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Old 12-29-2004, 03:13 AM   #1
eaterofsmoke
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A Newbie Trying to network


Hello to all. I just installed Mandrake 10.1. I decided that this was the linux to use as a newbie. While I managed to install it with little problem. I am having a few problems. I'm not completely new to Linux, I have played with it on other boxes of my friend, and know my way around the terminal a little bit. But the whole networking thing has me stumped, as does installing any kind of software where I can find it.

First I don't have internet access on my linux box, because we are running a wireless network. My box would be using a Linksys WUSB54G card. I was wondering if anybody could help me with getting this card to work, if that is possible.

I am also having a problem getting Mandrake to connect to my Windows XP computer, via a crossover cable. I have not been able to find Samba , as it is said to be included in the install, and I installed LinNeighborhood, but I have also been unable to find that program either.

So if anybody could possible help me, it would be much appreciated.


Dom

I'm also using KDE v.3.2

Last edited by eaterofsmoke; 12-29-2004 at 03:18 AM.
 
Old 12-29-2004, 08:01 AM   #2
PBSchmidt
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Is the eth inerface already configured?

Hi eaterofsmoke,

did you already properly set up yout network card?

First, you need to set up a kernel driver for the card because its a wireless / WiFi thingy - maybe the HCL Forums plus a little google might help, for I have no experience with a Linksys WUSB54G.

Done this, you have to ifconfig (see man page for that, too) your eth interface - usually, it is eth0.

Example:

Code:
ifconfig eth0 inet addr 192.168.8.15 netmask 255.255.255.0 broadcast 192.168.8.255 up
If you do not use DHCP, add your nameserver to the file /etc/resolv.conf - Example:
Code:
nameserver 192.168.8.254
If you use DHCP, you have to ask Google again, I do not use this in my little home network. In Knoppix, there is a nice utility "netcardconfig", I think it is a script. If you try to analyze this, it might give you some enlightenment.

Got it? OK, then try to ping around - first local, then in the Internet. If local works, but not the Intenet, there may be something wrong with your nameserver, try numerical IP addresses you know in the Internet. If this succeeds, use a different (or the proper) nameserver.

HTH,

Peter
 
Old 01-21-2005, 04:07 AM   #3
baronlynx
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if i understand you right PBSchmidt ...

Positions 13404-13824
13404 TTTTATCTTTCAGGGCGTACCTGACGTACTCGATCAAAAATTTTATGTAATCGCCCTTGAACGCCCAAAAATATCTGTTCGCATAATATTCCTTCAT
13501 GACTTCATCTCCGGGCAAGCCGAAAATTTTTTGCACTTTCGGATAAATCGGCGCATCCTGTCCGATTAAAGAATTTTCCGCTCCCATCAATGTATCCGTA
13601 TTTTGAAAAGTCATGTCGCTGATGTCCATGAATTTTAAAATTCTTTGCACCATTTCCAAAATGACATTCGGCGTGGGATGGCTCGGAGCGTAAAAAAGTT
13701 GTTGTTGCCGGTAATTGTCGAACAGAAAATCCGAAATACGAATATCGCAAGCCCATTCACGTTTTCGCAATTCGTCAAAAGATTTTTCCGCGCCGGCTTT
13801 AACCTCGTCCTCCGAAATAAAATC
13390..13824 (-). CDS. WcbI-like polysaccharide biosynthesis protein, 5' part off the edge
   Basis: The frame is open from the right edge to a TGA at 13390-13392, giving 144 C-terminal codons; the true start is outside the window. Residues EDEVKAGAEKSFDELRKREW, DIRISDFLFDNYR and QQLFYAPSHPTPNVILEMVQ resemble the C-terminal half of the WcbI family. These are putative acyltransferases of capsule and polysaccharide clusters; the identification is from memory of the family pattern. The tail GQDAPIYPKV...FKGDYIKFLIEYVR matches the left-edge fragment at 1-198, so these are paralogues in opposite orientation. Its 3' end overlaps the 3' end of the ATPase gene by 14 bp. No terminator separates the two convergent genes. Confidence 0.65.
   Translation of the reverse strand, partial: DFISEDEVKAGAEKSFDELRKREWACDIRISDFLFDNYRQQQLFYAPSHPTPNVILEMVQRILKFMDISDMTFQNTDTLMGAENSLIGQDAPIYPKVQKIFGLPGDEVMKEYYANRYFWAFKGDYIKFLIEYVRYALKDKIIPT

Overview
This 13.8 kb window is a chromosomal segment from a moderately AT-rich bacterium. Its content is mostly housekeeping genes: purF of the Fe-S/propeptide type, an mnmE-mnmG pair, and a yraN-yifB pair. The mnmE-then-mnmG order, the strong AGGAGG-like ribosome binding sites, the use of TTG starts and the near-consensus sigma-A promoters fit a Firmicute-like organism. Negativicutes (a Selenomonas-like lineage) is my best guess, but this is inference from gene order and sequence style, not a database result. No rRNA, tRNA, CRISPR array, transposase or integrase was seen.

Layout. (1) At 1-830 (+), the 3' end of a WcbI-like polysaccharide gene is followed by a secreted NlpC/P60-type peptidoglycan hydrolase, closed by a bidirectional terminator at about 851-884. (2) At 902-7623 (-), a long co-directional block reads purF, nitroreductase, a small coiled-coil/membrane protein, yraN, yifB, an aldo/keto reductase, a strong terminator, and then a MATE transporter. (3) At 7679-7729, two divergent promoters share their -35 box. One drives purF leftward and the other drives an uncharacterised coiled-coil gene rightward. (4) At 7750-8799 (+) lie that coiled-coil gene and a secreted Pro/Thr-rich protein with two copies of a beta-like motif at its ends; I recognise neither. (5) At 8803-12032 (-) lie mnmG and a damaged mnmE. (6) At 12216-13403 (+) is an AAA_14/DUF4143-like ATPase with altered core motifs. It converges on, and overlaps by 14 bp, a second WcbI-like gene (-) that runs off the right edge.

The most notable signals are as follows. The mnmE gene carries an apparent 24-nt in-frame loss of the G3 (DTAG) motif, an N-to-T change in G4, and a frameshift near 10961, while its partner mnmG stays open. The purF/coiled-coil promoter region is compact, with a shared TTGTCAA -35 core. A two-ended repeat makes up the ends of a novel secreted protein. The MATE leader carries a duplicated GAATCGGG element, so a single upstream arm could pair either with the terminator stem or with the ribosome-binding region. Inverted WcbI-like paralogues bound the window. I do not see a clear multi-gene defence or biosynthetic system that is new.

the address of the nameserver has to be the same as the address of the machine i connect to (the adsl router in my case).

give some ip adresses that are confirmed that work on the internet

thanks for help
 
Old 01-21-2005, 09:21 AM   #4
PBSchmidt
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Well, usually you configure your router as a DNS proxy; if you have not, choose the DNS address your ISP provides.

Giving "an address that works" is a hard thing, because this specific DNS server will be contacted every time you have to resolve an address - if it is "far away", your performance will be poor and this will yeild high long-distance traffic.

So, best is to choose the DNS server your ISP provides.

HTH,


Peter
 
Old 01-21-2005, 01:18 PM   #5
baronlynx
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Quote:
Originally posted by PBSchmidt
Well, usually you configure your router as a DNS proxy
... ok, so what shall i do to configure it as a DNS proxy?

as far as i remember i had a choice to configure either a FTP or HTTP proxy in mdk (using a drake for configuring the system)

is it an option somewhere in the router then ?

Last edited by baronlynx; 01-21-2005 at 01:21 PM.
 
Old 01-22-2005, 08:56 AM   #6
PBSchmidt
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There should be. The router I use (SMC) has a configuration option "primary DNS Server" and "secondary DNS Server" where I put the IPs of two DNS server my ISP provides. Alternatively, you can take those and put them into your /etc/resolv.conf
Code:
nameserver <here goes the numerical IP address of the DNS server you want to ask by default>
Got it?

Using the router DNS "proxy"
  • makes it easier to change the default DNS server for the whole network
  • enables you to close the DNS port for outgoing
My EUR 0.02

HTH,

Peter
 
Old 01-26-2005, 02:53 AM   #7
baronlynx
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what do you mean by :
Quote:
Originally posted by PBSchmidt
[*]enables you to close the DNS port for outgoing
???

baron
 
Old 01-26-2005, 04:16 AM   #8
PBSchmidt
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Well, just that you can keep all the DNS queries in you local network and do not have to open the DNS port (destination: 53) for outgoing DNS connections.

That's not too much of a problem to keep it open, but it is always a good idea to minimize the number of ports that can bypass your firewall.

HTH,


Peter
 
Old 01-28-2005, 06:55 PM   #9
baronlynx
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thanks for help ...

(btw i think i have hijacked this thread, 'cos i don't see any posts of the author ...)
 
  


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